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Migrate from Netlify to Cloudflare Pages

Table of contents

  1. Assumption
  2. Preparation
  3. Create project in Cloudflare pages
  4. Setup builds and deployments
  5. Builds
  6. SSL Certificates
  7. Conclusion and observations

Since I moved to Jekyll in 2017, I host my site for free with Netlify. However, my recent DNS management move from to Cloudflare, leads me to learn an alternative to Github Pages and Netlify: Cloudflare Pages, also for free.


The assumption when one is using Github pages, is that the repository being used is Github.

The assumption when one is using Netlify, is that the repsitory being used is either Github, GitLab, or Bitbucket.

Either case, the version control used is git.

With Cloudflare pages, you would need Github. As of posting, they are not supporting GitLab and Bitbucket.

For GitLab or Bitbucket, you may want to move your project to Github.


In preparation, all you just have to do is to take note of the following in Netlify project’s build settings.

  1. Go to your project.

  2. Go to Site settings.

  3. Go to Build & Deploy.

  4. Note the Build settings.

  5. Note the Branches.

Create project in Cloudflare pages

  1. Using your existing cloudflare account, go to your Dashboard.

  2. In the right side, click Pages.

  3. Click Create a project

  4. Click Connect GitHub account.

  5. In the next page Install Cloudflare Pages, choose GitHub account, team or organization.

  6. In the next page Install & Authorize Cloudflare Pages, select whether to authorize All repositories or Only select repositories, then click Install & Authorize.

  7. In the next page Confirm access, you will be asked to confirm your password.

  8. In the next page Create a project from your GitHub repository, select a repository, and click Begin setup.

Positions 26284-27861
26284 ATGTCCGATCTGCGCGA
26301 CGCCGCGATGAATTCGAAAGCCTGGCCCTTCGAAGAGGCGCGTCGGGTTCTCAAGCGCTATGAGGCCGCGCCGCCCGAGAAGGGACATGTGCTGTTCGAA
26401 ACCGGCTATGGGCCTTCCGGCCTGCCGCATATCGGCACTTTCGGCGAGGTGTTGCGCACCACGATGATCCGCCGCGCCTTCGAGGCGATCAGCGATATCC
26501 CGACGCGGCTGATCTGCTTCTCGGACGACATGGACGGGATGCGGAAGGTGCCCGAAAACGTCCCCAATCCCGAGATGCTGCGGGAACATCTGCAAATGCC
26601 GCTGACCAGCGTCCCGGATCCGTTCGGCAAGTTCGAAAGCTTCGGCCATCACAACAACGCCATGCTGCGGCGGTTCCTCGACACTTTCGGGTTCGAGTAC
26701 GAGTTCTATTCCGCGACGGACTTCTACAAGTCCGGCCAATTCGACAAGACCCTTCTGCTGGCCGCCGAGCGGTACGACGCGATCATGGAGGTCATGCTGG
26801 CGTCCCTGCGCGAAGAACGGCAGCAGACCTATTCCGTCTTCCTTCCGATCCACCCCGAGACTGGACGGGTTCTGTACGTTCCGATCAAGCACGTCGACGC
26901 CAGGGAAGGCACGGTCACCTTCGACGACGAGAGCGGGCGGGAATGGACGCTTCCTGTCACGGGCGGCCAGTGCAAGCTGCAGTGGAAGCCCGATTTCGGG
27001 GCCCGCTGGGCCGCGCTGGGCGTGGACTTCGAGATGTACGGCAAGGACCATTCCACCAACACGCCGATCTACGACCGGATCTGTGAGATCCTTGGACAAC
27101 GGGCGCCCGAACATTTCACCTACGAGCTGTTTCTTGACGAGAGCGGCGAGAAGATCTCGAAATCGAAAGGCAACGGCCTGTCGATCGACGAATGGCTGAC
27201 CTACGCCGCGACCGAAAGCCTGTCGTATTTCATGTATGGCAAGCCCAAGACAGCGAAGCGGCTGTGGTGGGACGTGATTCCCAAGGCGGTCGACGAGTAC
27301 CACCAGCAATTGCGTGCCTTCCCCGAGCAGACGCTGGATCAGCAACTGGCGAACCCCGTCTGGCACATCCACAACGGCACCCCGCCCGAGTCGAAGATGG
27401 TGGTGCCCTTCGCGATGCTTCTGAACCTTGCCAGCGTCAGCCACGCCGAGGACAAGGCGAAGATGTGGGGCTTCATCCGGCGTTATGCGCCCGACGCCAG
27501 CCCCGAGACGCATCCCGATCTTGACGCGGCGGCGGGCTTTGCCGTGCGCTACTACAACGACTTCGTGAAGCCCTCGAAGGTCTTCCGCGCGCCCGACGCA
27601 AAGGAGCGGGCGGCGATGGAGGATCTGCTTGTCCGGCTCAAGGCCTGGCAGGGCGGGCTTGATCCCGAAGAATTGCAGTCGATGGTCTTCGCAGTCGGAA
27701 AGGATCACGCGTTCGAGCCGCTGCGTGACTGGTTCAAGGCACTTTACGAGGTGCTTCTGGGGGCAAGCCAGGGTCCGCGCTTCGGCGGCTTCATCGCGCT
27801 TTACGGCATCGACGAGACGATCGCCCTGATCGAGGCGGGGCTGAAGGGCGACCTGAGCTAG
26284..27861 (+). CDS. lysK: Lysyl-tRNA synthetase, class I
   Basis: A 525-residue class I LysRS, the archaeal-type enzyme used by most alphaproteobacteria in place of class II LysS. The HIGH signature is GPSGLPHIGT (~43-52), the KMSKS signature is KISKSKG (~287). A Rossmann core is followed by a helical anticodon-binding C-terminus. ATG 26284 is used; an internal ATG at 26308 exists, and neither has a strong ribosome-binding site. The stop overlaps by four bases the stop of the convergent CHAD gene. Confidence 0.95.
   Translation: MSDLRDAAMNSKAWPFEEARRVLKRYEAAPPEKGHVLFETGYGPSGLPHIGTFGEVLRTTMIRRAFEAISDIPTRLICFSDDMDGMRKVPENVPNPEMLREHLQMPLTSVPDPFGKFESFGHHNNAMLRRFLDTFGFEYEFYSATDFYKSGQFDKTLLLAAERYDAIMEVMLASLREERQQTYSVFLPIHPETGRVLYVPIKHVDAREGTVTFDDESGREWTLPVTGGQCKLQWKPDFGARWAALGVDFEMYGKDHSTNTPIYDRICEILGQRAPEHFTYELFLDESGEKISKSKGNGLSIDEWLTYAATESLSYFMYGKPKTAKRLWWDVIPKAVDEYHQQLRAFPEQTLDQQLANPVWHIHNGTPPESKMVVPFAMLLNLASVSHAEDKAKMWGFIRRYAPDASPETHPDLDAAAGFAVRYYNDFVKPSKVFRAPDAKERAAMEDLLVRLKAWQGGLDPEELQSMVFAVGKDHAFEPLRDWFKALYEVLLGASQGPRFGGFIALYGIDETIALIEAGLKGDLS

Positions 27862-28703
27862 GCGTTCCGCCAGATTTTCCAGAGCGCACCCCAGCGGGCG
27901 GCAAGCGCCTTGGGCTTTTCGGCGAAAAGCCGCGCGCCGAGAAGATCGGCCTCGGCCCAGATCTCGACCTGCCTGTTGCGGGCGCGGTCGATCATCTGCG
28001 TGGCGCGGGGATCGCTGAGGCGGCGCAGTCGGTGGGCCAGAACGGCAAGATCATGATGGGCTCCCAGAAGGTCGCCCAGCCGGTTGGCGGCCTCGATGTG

Setup builds and deployments

After creating project in Cloudflare pages, you will be asked to setup builds and deployments.

  1. Type in Project name in the field. The name will be the also used as a subdomain of your project, i.e., <project-name>

  2. Choose branch in Production branch. Base it on your notes in Preparation.

  3. Choose framework in Framework preset. In this case, my site is a Jekyll site.

  4. Supply Build command. (cf. Notes in Preparation)

  5. Supply Build output directory. (cf. Notes in Preparation)

  6. Click Save and Deploy.

  7. The next Building and deploying you can see live logs during your application’s deployment. You may Cancel deployment or Continue to project.


Every build creates a dedicated build url <random-hash>.<project-name>

I don’t see this setting in Netlify. Instead, Netlify has an option to build by branch. Or, perhaps I haven’t expored Netlify that much with their environment settings.

SSL Certificates

Netlify’s SSL certificates are issued using Let's Encrypt.

Cloudflare pages’, using Cloudflare, Inc.

Both are free.

Conclusion and observations

Cloudflare pages’ default subdomain name is way cooler than that of Netlify. Both Netlify and Cloudflare pages, allow adding custom domain name.

With my site, Cloudflare pages build takes 5 to 6 minutes to finish, while in Netlify, it takes a way shorter time to build.

However, upon testing with another project (not my site), the build got finished for 3 minutes only.

It is a case to case basis for applications, but it’s definitely longer to build with Cloudflare pages.

Unlike Netlify, there is no setting in Cloudflare pages to automatically redirect supplied subdomain name to the primary domain name; likewise, to redirect www to non-www or the other way arround.

I was able to manage to redirect www to non-www using cloudflare’s Page Rules itself. I only get 3 Page Rules with my cloudflare for my free account, and using one, leaves me with 2 remaining.

Perhaps this is a way for cloudflare to make sure their free users will ran out of Page Rules and purchase more slots to it.

Lastly, Netlify claims that their projects don’t need cloudflare because the pages being served are already static HTML pages.

I agree.

However, one can always setup cloudflare with Netlify.

But then again, I switched to Cloudflare pages, and using Cloudflare pages with Cloudflare itself, despite slow build time, is so far tolerably cooler. The features Cloudflare and Cloudflare pages have outweigh Cloudflare pages downside.

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